Prison

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Colorado Cell Dogs

Driving to Sterling Prison, I was a little nervous thinking about teaching the male inmates a Canine Massage and "Tapping" (Thought Field Therapy energy work) class. I had already taught the female inmates three classes, and it was an amazing experience. What the dog program has done to change their lives is something to be witnessed. But today I would be working with the guys! Some of these guys are in for life. As I thought about it, a feeling came over me that it would be even easier to teach the guys and they would be more receptive than the gals.

The prison dog training program or, Colorado Cell Dogs, is a self funded program to teach inmates how to train dogs while they are incarcerated. This is a paid position and not only gives them a skill, but they have to qualify for this program, and it is very coveted. The dogs, in return, are teaching them how to control themselves emotionally, how to be consistent, and learn gentleness. Usually dogs in shelters are identified as good candidates, or a family may have the prison train their unruly pet. The trained canines then go up to be adopted, or back to a private home as a well trained pet, or to a higher calling as a service dog.

I met up part way with Darlene, the dog trainer, and we rode together the rest of the way to Sterling. I figured she must know I am qualified to do this class because she chose me to do it. There were two classes. The first was for the guys that will get out of prison and hopefully go into a dog training job. The second class was for the inmates that are in for life.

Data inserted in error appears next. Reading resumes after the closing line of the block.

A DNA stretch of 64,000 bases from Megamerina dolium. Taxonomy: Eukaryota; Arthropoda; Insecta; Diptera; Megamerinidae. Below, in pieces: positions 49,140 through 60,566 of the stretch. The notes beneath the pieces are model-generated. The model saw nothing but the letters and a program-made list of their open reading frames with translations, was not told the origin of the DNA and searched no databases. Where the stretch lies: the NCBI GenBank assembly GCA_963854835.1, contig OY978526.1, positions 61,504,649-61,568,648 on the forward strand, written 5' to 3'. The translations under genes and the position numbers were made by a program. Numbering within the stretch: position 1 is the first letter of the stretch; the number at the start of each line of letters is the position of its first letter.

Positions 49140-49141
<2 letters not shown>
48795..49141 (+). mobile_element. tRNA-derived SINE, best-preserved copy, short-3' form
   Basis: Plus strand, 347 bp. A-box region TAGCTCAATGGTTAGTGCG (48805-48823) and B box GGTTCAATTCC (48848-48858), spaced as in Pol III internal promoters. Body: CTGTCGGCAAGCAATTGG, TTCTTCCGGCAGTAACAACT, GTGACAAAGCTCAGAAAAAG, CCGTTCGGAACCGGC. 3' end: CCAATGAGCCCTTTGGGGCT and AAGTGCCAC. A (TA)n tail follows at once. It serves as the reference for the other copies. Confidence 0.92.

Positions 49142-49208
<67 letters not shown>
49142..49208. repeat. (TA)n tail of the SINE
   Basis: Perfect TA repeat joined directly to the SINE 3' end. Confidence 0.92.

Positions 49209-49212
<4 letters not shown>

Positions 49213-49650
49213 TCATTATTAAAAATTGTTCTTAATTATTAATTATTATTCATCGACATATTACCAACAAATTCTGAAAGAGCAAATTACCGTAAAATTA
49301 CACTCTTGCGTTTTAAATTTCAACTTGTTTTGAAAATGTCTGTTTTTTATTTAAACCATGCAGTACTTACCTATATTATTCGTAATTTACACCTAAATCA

I walked into a room with sixteen men and sixteen dogs. Just seeing those wonderful dogs put me at ease immediately. To get a baseline for my audience I asked, "How many of you have felt a personal shift since working with these dogs?" Almost everyone raised their hands. They were very interactive, asking questions like, "When I have my doggie day care on the outside, I want a canine massage therapist to come. What should I charge?" And another question was, "Why did you get into this?" I was very surprised at their insightfulness and curiosity. Moving into the class we learned some basic canine massage techniques and some "Tapping" sequences for trauma and anger and rage. Tapping, or Thought Field Therapy, is a modality whereby acupuncture points are tapped in particular sequences to relieve stress, trauma, anger, etc. I explained that before you put your hands on the dogs, it is important to be calm yourself. You can calm the dogs with massage and "tapping", but you can also calm yourself. The "tapping" point for rage was a highlight for some inmates. I said, "As you work on the dog, check in to see how you feel. Chances are, after doing this massage meditation for ten minutes, you will be in a more relaxed space within." At the end they thanked me for teaching and some even shook my hand. I asked them to write down questions and said that I would return so we could go a bit deeper.